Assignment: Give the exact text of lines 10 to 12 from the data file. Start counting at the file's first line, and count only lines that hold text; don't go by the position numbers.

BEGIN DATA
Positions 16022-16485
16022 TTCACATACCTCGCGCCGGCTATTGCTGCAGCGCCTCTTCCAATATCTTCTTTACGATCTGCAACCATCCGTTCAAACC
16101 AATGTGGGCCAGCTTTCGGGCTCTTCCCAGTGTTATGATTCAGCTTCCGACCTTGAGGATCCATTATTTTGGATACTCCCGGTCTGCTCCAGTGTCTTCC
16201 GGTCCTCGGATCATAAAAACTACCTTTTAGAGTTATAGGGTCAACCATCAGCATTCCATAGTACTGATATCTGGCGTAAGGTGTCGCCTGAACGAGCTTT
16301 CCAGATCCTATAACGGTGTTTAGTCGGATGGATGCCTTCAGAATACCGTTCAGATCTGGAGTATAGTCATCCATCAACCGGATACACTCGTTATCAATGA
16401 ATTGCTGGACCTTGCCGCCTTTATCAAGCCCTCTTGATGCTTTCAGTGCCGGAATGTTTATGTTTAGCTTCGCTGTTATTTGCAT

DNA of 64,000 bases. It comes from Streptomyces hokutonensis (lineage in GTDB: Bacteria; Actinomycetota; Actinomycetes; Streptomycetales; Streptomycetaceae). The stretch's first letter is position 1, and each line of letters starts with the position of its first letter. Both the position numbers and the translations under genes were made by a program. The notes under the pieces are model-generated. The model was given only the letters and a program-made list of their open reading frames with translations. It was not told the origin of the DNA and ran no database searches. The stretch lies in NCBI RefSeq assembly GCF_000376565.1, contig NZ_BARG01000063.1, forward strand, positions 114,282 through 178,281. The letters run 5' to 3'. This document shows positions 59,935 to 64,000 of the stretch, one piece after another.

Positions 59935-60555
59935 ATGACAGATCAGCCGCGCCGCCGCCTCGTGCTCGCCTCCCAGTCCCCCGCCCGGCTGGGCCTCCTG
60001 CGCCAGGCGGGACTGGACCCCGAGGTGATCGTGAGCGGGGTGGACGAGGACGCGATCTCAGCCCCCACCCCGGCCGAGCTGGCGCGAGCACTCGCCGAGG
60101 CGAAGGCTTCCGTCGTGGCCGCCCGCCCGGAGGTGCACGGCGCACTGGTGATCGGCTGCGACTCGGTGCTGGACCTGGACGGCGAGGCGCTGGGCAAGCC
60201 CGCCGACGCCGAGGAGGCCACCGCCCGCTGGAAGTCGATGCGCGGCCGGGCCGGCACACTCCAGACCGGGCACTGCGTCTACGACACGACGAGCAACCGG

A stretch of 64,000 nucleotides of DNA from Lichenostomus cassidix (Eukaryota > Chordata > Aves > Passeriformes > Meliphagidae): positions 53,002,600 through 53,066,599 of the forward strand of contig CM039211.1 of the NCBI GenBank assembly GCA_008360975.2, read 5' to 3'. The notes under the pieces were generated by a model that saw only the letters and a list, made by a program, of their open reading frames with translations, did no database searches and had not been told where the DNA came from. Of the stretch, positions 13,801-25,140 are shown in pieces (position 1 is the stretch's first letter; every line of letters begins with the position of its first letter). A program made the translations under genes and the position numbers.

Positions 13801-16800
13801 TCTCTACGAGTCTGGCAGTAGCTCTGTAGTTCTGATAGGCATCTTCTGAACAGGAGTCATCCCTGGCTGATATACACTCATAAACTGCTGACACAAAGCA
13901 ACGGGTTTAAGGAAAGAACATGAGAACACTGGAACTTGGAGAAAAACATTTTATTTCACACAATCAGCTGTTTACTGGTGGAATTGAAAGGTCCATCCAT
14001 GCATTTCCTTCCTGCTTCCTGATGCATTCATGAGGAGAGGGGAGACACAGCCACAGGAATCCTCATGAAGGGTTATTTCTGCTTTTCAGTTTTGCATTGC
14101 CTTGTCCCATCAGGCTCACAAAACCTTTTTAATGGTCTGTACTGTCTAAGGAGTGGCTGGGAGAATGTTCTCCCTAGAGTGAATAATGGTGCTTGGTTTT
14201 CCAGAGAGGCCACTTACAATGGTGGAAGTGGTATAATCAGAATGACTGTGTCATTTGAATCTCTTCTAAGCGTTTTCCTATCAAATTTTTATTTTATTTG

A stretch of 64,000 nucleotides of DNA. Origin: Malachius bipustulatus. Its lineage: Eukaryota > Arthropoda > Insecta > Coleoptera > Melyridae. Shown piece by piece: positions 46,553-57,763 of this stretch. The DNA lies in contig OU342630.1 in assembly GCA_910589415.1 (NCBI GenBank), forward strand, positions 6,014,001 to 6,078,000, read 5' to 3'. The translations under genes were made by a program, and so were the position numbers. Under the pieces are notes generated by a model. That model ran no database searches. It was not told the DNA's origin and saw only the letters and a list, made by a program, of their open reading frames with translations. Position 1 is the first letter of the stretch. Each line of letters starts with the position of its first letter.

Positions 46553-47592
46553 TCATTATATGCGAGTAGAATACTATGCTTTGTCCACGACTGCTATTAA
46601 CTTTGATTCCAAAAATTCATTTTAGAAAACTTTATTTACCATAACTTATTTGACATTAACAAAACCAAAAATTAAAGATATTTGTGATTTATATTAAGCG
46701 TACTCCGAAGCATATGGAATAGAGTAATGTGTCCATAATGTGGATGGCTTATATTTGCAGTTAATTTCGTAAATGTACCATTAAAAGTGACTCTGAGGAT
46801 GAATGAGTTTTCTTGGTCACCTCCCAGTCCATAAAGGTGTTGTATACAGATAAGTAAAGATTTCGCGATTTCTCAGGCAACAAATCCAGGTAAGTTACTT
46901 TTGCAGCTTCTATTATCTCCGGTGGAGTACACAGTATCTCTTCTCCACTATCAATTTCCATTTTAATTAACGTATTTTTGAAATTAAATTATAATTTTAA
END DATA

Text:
60001 CGCCAGGCGGGACTGGACCCCGAGGTGATCGTGAGCGGGGTGGACGAGGACGCGATCTCAGCCCCCACCCCGGCCGAGCTGGCGCGAGCACTCGCCGAGG
60101 CGAAGGCTTCCGTCGTGGCCGCCCGCCCGGAGGTGCACGGCGCACTGGTGATCGGCTGCGACTCGGTGCTGGACCTGGACGGCGAGGCGCTGGGCAAGCC
60201 CGCCGACGCCGAGGAGGCCACCGCCCGCTGGAAGTCGATGCGCGGCCGGGCCGGCACACTCCAGACCGGGCACTGCGTCTACGACACGACGAGCAACCGG